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Louis Agassiz

Louis Agassiz
Born May 28, 1807(1807-05-28)
Haut-Vully, Switzerland
Died December 14, 1873 (aged 66)
Cambridge, Massachusetts
Fields Paleontology, Glaciology, Geology, Natural History
Alma mater University of Erlangen-Nuremberg
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Jean Louis Rodolphe Agassiz (May 28, 1807 – December 14, 1873) was a paleontologist, glaciologist,geologist and a prominent innovator in the study of the Earth's natural history. He grew up in Switzerland and became a professor of natural history at University of Neuchâtel. Later, he accepted a professorship at Harvard University in the United States.

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Early life and education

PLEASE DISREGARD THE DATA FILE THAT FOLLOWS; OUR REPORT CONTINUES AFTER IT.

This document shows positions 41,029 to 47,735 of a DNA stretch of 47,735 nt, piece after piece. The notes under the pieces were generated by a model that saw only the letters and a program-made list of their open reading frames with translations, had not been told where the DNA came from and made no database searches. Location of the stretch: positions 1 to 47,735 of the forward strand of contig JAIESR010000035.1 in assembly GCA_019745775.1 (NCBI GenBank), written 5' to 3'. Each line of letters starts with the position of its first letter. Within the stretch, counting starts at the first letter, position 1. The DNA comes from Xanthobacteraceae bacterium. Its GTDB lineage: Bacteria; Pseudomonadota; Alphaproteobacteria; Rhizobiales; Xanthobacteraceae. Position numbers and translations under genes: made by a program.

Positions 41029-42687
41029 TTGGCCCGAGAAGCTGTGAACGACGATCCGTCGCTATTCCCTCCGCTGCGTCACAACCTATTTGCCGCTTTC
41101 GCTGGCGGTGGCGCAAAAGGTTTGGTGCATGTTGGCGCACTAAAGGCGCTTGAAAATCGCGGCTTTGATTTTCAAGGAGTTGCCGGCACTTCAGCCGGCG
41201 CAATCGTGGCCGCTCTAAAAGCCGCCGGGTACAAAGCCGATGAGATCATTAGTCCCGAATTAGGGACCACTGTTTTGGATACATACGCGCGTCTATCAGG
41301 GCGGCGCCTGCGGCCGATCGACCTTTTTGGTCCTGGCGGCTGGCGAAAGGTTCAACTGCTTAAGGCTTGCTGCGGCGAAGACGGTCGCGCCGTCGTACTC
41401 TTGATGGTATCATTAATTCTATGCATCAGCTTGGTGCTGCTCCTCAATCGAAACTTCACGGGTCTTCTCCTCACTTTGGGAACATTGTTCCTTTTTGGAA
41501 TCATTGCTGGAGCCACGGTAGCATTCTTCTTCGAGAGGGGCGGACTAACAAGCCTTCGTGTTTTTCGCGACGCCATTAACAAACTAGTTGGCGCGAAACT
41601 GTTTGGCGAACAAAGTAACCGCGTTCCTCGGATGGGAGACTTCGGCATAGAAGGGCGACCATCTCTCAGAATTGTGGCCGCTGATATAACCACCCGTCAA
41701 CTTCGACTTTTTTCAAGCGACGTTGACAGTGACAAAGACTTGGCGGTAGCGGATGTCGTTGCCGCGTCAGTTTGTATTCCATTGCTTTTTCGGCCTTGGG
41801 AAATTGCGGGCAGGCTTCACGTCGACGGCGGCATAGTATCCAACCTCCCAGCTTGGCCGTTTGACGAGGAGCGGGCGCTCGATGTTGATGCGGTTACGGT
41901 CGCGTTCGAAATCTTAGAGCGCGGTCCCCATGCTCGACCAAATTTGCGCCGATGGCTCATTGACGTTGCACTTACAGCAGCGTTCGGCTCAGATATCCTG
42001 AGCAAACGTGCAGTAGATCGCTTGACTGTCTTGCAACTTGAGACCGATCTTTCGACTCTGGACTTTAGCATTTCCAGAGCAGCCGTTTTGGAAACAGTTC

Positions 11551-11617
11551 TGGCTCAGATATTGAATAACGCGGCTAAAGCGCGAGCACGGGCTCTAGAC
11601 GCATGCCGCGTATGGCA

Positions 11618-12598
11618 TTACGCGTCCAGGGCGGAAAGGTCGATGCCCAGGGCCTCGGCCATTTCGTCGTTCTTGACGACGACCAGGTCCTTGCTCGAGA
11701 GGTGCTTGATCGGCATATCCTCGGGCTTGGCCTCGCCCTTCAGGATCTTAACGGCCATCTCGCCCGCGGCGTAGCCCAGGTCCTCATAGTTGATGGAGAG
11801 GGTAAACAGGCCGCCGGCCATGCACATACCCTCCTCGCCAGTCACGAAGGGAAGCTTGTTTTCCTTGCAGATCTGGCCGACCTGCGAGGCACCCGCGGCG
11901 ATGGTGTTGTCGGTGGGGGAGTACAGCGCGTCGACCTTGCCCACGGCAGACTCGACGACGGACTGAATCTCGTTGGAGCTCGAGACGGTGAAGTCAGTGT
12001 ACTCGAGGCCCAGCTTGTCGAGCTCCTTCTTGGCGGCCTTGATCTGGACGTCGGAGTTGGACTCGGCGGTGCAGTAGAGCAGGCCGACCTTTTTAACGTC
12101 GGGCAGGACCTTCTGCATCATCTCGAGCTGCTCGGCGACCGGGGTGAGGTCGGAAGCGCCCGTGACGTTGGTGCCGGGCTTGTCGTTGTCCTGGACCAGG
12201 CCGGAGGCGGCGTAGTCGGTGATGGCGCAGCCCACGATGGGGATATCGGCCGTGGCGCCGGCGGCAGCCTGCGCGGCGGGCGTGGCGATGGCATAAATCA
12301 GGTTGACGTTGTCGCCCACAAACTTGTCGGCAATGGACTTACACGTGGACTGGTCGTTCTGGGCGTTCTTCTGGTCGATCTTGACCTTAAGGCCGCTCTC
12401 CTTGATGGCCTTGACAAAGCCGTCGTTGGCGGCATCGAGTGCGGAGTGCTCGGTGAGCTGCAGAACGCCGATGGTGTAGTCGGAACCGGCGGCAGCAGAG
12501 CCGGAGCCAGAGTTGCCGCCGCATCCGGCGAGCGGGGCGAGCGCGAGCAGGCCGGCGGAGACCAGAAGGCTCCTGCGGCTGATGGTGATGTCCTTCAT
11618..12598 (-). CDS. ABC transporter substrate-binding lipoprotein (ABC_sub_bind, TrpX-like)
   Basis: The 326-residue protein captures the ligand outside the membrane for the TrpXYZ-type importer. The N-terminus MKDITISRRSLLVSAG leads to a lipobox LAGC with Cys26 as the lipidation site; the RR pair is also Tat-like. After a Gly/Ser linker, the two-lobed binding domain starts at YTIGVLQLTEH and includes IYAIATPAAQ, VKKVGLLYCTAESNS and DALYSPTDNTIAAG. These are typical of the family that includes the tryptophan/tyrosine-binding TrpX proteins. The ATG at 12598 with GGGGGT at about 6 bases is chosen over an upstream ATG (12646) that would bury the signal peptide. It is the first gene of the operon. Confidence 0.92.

Louis Agassiz was born in Môtier (now part of Haut-Vully) in the canton of Fribourg, Switzerland. Educated first at home, then spending four years of secondary school in Bienne, he completed his elementary studies in Lausanne. Having adopted medicine as his profession, he studied successively at the universities of Zürich, Heidelberg and Munich; while there he extended his knowledge of natural history, especially of botany. In 1829 he received the degree of Doctor of Philosophy at Erlangen, and in 1830 that of doctor of medicine at Munich. Moving to Paris he fell under the tutelage of Alexander von Humboldt and Georges Cuvier, who launched him on his careers of geology and zoology respectively. Previously he had not paid special attention to the study of ichthyology, but it soon became the great focus of his life's work.